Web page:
Last, I’d watch how I was measuring productivity of teachers if I were you. It’s not just number of a teacher can get to sit through their class for a whole year. Test scores (in the US) have been going up and the drop out rate has been declining for the last half century. Kids are learning more and learning it better, plus the specific skills they’re learning are more adapted to the 21st century than before (cursive being replaced by typing, etc). Special education has also improved, giving kids who before would have been institutionalized a chance to live fulfilling lives today. Education output might not be increasing fast enough for your tastes, but that’s no reason to imply that it hasn’t been increasing at all.

  7. Here are some things I really like about lectures:

    1) A huge thing that hurts learning and creates misunderstanding and poor understanding is the enormous pressure to write with “good style” – Don’t let it be clunky, make it sleek and simple (even if the actual important truth is clunky, not simple, has lots of buts and exceptions and caveats), keep it from being too informal, keep it very compartmentalized so you don’t teach important interrelations and maintain a good chain of thought and cause and effect,… So often writers will say things that are simple and clear and sleek and compartmentalized and artificially well organized,.. but untrue in important ways. With a lecture, where a teacher can speak informally, he can often be much more accurate, as well as clear, and much less misleading.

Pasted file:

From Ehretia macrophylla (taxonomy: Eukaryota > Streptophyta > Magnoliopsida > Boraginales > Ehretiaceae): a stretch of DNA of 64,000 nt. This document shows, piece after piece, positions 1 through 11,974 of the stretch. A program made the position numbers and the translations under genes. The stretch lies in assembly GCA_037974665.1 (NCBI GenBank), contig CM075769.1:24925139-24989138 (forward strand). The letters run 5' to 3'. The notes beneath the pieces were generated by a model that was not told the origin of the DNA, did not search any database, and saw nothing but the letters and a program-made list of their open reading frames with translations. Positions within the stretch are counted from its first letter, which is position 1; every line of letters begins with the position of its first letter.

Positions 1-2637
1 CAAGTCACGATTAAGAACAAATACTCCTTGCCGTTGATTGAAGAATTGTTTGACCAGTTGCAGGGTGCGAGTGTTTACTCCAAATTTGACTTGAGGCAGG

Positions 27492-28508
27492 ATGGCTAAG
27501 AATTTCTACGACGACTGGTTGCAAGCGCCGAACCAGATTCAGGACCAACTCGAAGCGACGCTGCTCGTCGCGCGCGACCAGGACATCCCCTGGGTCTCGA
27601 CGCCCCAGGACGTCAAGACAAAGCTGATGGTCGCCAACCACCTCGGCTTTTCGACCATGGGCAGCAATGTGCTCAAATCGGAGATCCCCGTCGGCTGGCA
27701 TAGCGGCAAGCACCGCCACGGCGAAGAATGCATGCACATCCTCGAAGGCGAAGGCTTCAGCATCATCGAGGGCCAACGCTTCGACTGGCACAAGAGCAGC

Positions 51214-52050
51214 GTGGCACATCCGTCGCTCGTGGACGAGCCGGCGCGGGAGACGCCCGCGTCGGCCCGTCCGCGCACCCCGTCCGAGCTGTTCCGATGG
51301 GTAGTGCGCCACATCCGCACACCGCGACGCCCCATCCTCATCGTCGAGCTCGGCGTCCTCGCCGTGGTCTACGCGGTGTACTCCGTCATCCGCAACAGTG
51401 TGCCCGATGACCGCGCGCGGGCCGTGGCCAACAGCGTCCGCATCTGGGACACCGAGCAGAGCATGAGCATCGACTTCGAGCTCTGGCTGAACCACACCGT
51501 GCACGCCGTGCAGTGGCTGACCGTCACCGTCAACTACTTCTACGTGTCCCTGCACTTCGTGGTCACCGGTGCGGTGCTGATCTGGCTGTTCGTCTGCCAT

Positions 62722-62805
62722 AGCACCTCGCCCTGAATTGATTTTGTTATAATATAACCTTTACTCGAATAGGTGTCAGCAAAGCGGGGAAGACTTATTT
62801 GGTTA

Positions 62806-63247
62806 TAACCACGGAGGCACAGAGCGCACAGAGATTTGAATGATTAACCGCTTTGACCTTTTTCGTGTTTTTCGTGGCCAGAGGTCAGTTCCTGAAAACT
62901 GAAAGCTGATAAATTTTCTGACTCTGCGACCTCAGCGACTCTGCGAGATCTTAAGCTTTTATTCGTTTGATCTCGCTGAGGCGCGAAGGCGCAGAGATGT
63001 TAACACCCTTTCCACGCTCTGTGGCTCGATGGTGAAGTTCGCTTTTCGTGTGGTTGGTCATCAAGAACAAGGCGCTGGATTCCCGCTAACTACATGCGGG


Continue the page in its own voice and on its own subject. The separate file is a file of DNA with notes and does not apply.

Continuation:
2) You can use your hands and point and draw arrows, little picture, etc. informally, as well as voice intonation.
    3) Students can ask questions immediately before they lose the chain of thought.
    What’s faster, reading a manuel, or having someone show you how to use it, i.e. give a lecture.

  8. A big problem with traditional education is that many very important areas like math, science, and economics, are extremely sequential. If you don’t understand the old stuff, it’s harder, or vastly harder, to understand the new stuff. The efficient thing is to not move on to the new material until you understand well the current material. But with the traditional system the teacher just moves on in his big lecture and tests at his predetermined fixed pace for the whole class.

    People are starting to recognize this enormous inefficiency, and are having students move at their own pace, not going on to the next thing until they’ve learned well the current thing. In Tucson, I’m considering an advanced charter school for my daughter in the future, ALL (Advanced Learning Laboratory). They’ve achieved amazing results having the children all go at their own pace, with the teacher helping them individually and in small sub-groups.

  9. Pingback: The Many Reasons To Obtain An Online Education «